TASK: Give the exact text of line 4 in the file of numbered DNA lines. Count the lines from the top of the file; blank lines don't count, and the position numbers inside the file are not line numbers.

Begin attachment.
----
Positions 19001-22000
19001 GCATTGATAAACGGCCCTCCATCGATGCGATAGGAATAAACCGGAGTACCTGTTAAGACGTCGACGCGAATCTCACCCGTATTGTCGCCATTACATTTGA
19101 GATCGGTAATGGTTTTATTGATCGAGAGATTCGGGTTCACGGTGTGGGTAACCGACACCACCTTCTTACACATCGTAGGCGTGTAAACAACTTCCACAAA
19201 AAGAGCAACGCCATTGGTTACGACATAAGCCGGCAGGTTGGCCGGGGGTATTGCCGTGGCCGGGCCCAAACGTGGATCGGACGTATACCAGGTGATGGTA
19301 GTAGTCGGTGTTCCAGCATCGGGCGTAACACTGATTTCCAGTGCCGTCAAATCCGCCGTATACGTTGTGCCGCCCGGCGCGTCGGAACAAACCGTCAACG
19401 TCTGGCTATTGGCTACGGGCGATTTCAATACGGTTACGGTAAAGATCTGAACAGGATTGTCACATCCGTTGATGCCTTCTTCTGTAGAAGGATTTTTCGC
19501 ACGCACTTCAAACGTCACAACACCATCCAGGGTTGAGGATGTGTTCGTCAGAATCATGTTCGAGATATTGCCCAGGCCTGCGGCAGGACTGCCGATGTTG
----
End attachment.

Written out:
19201 AAGAGCAACGCCATTGGTTACGACATAAGCCGGCAGGTTGGCCGGGGGTATTGCCGTGGCCGGGCCCAAACGTGGATCGGACGTATACCAGGTGATGGTA